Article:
with student regulations and, as a future creative professional, referencing accurately is a way to
       demonstrate your professionalism, honesty and integrity.
   •   Demonstrate the breadth of your research. Your referencing allows you to show what
       research you have done while completing your assignment.
   •   Source checking. Your lecturers will be interested to see what kind of sources you have used,
       and your referencing allows other people to do this too; this is all part of good academic practice.

          What is plagiarism?
           Plagiarism is deliberately or accidentally presenting someone else’s writing, work or ideas as if
           they are your own. It is also possible to self-plagiarise by submitting an assignment that you have
           previously submitted at UCA or at another institution. Plagiarism is a very serious offence that can
           lead to you having to re-submit your work, receiving a zero grade, and, in some situations, being
           expelled from the university. Making sure that your Harvard referencing is accurate is the way to
           avoid accusations of plagiarism.

           If you’d like more information on UCA’s Academic Misconduct Regulations and other policies and
           procedures, please follow this link:
           https://www.uca.ac.uk/quality-assurance-enhancement/university-regulations-policies-and-procedures/

                                                        3
CITATIONS

What is a citation?
A citation is used in the body of your writing to indicate when you have referred to someone else’s
writing, work or ideas. Your citations provide some basic information about the sources you used but are
intended to link to your bibliography, which contains more detailed information about your sources and
how you accessed them.

How to write citations
Your citations have to be written in a particular way but this can change depending on the kind of source
you are using, how many authors they have, and how you are integrating them into your work. The
citation used for most sources consists of the author’s surname, the year of publication and the page
number (where applicable) contained within round brackets, and formatted exactly like this:

                                              (Butler, 2006:8)
You should use citations to acknowledge your sources when using direct quotations and when
paraphrasing. The rest of this section will address some of the common questions raised on writing
citations. If you are placing your citation at the end of a sentence then the full-stop should be placed after
the final bracket of your citation, not within the citation.

Citing Direct Quotations
Quoting someone’s exact words is called a direct quotation and these are placed within double speech
marks. The citation normally appears at the end of your quotation, like this:
“whatever biological intractability sex appears to have, gender is culturally constructed” (Butler, 2006:8)
If you include the author’s name in your writing then it is possible to put the citation directly after the
surname, like in these examples:
The architect Daniel Libeskind (1997:153) argues that “in representing the making of architecture as an
autonomous activity (having more affinity to technique than science) this thinking intentionally narrows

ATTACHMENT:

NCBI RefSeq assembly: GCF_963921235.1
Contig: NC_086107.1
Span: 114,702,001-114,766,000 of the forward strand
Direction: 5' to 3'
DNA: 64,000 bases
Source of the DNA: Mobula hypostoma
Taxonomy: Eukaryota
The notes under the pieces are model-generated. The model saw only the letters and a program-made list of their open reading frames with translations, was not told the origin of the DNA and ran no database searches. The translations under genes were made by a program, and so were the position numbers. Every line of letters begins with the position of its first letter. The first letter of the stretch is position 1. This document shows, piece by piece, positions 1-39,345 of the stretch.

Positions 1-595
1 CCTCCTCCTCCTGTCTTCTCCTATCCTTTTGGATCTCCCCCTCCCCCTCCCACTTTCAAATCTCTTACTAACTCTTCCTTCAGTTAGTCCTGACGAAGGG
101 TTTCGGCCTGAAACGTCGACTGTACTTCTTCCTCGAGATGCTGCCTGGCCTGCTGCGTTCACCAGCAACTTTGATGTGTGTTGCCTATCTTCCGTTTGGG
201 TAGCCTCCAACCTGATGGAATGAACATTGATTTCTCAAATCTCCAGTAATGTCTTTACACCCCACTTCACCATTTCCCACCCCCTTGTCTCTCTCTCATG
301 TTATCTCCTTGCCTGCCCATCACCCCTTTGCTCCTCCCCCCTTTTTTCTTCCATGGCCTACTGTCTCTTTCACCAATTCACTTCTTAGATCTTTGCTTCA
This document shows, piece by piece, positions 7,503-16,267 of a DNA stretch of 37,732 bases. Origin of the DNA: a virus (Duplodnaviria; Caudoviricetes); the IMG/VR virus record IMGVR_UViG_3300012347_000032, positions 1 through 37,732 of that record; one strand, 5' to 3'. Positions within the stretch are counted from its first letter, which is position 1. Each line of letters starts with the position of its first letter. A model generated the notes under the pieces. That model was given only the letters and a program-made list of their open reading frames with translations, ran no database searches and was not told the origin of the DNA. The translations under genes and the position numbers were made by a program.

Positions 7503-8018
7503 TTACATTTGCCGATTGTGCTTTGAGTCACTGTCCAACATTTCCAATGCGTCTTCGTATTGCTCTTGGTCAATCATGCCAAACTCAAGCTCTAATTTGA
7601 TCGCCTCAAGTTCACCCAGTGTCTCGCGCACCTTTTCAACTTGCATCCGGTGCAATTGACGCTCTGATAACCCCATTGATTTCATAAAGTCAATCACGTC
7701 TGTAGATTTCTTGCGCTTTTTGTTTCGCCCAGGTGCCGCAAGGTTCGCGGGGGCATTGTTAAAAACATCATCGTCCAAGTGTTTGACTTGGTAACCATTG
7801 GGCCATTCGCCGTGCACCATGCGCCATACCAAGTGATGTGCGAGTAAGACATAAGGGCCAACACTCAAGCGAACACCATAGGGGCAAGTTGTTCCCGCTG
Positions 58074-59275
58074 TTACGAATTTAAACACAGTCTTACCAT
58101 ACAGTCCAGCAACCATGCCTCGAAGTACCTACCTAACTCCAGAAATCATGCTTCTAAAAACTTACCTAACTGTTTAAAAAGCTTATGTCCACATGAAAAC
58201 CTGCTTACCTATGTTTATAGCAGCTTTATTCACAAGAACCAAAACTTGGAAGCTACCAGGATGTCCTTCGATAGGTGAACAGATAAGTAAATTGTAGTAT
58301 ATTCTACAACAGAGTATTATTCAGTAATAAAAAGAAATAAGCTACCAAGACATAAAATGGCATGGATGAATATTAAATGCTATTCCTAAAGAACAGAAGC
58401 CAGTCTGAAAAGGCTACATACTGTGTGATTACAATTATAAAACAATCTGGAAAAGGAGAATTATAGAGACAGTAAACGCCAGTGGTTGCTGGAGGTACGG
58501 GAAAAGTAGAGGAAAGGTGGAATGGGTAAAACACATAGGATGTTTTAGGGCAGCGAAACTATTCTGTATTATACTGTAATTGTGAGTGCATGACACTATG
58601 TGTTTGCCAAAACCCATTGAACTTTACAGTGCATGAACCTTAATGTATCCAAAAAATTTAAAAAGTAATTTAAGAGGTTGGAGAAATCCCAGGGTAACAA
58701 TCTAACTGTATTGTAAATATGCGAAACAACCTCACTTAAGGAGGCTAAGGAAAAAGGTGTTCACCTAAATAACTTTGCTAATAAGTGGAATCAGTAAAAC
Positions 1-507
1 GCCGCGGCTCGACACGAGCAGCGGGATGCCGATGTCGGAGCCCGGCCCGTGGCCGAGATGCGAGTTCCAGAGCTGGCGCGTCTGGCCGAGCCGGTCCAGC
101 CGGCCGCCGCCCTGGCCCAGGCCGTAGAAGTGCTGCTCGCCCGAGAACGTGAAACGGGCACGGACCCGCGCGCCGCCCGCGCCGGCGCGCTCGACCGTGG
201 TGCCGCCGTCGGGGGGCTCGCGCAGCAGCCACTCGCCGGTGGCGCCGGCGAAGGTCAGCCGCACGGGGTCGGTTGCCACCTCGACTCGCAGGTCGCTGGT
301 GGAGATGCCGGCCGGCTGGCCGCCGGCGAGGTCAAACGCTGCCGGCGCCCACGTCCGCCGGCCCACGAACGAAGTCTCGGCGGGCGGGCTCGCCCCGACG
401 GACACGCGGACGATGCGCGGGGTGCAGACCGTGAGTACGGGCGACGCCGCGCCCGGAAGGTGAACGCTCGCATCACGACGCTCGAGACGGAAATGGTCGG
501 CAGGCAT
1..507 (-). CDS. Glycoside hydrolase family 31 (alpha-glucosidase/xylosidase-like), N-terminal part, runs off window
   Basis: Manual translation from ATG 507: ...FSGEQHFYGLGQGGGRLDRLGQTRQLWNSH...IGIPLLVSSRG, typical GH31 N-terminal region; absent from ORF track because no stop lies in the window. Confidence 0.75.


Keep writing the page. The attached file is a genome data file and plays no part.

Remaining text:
itself to a process of datecollecting operations.”
David Olusoga (2016:97) states how “those who did escape slavery in Britain, like those who were freed
with no trade, education or support, lived lives that were extremely hard.”
If your direct quotation is more than three lines long then it should be indented to stand out from the
rest of your writing, like this:
       “There is no doubt that machine learning has the power to transform industries, either
       augmenting humans or replacing them in certain tasks. However, this should not happen until
       researchers find ways to make algorithms more understandable and, in turn, more accountable”
       (Fan, 2019:72)

                                                       4
If a quote is too long for your needs you can use a partial quotation instead by removing irrelevant
portions of text and replacing the missing parts with three full stops, like in these examples:
“The function of the culture industry is…to organize leisure time in the same way as capitalist
industrialization has organised work time. Work under capitalism stunts the senses; the function of the
culture industry is to continue the process” (Storey, 2017:11)
“On the contrary we can only understand an effective and dominant culture if we understand the real
social process on which it depends…educational institutions are usually the main agencies of the
transmission of an effective dominant culture” (Williams, 2005:38-39)

Citing Indirect Quotations (Paraphrasing)
An indirect quotation is when you explain someone’s writing, work or ideas in your own words. This is
also known as paraphrasing. There is no need to use double quotation marks but you must still include a
citation. Paraphrasing is more complex than changing the occasional word, you must be able to convey
the author’s original meaning while summarising or simplifying their writing. For example, here is a direct
quotation:
        “Of course, if women could subvert so-called masculine traits by adapting and adopting masculine
        fashions, then it was also possible for men to procure feminine styles for themslves, and, as the
        century progressed, the cries of ‘gender confusion’ by media and academic commentators